It is a collective of bartenders and service industry professionals based in the Bay Area looking to create a movement of healing and understanding for those among us caught up in the often dangerous context that comes from working within close proximity of alcohol...The pin project was created with the intention of helping industry folks, but anyone that could use a hand in curating safe space to uphold their intentions not to drink are welcomed to utilize it in any of the contexts they themselves struggle within."

People working at restaurants who are also in recovery may benefit from wearing the pin. Goodwin points out that industry workers must show guests a good time; sales and tips are dependent on a person's ability to accept proffers without protest. Saying no to free drinks from a customer could inadvertently impact the bottom line. Pointing to the pin, and explaining to diners what it means, might have the opposite effect.

It's worth noting that Goodwin, along with The Pin Project collaborators Nick Melle of Bon Voyage and DiDi Saiki of Bourbon & Branch, launched The Pin Foundation. A portion of the proceeds from pin sales goes to linking service-industry professionals with mental health services.

Addiction Treatment for Men

Please contact PACE Recovery Center if you are struggling with alcohol use. Our gender-specific addiction treatment center for adult men can help you break the disease cycle and learn how to work a program of long-term recovery. We also can help those who contend with mental health disorders, such as depression, anxiety, and post-traumatic stress disorder.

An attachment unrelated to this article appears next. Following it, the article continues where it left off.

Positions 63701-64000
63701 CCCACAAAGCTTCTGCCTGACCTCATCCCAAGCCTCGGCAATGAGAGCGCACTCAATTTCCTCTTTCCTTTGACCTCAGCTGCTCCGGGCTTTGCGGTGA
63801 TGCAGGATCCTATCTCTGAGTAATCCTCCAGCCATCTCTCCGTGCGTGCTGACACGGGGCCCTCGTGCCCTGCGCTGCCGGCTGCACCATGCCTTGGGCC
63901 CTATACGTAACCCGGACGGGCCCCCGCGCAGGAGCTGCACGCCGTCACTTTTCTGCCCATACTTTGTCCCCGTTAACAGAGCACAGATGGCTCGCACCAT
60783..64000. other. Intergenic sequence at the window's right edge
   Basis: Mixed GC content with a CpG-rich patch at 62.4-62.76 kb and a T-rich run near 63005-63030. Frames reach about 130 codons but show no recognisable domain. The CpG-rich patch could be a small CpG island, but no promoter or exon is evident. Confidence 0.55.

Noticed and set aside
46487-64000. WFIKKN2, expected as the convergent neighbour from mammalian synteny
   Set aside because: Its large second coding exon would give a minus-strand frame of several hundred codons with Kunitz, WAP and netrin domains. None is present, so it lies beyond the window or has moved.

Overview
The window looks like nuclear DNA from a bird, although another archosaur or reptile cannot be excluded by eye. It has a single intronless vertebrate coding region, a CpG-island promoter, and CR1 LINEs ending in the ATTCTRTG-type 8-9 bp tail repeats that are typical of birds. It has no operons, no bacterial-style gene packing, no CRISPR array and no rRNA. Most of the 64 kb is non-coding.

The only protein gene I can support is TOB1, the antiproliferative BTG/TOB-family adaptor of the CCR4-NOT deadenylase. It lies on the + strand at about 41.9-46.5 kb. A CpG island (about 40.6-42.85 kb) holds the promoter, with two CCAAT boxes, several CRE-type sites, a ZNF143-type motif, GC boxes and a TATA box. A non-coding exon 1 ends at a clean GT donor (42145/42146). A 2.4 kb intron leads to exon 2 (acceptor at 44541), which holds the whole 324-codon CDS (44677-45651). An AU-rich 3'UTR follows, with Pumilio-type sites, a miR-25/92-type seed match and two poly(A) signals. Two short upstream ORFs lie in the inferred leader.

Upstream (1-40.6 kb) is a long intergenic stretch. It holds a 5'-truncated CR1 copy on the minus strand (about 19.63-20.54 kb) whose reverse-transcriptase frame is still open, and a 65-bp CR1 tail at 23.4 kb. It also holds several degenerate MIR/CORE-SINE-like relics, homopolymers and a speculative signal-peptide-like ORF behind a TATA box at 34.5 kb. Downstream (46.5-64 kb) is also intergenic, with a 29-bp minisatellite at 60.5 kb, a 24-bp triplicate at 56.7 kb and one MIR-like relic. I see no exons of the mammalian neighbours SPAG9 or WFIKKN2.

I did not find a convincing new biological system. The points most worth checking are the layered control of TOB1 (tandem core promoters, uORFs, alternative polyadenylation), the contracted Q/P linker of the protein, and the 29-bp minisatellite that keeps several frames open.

Team members are standing by to field any questions you may have about our extended care, mental health, and addiction rehab for men. 800·526·1851

Mental Health Program Requires Funding

mental health

Health care is not free in the United States. Those who do not have insurance are unable to acquire elective services, even if they are potentially life-saving. Mental health care, whether it be for addiction or depression, is no different; many people do not get help because they lack financial resources.

In recent years, mental illnesses of the behavioral health and mood disorder varieties have come into the spotlight. Rising overdose and alcohol-related death rates and suicide have forced millions of Americans to take notice. Preventable “deaths of despair” have given many individuals cause for concern.

The reality is that there are not enough treatment centers, nor funding to provide evidence-based mental health care. Millions of Americans, many of whom are living in affluent parts of the country, are suffering needlessly. The situation is even more dire in rural America, where there may be one center or just a handful of mental health and addiction specialists for a radius of hundreds of miles.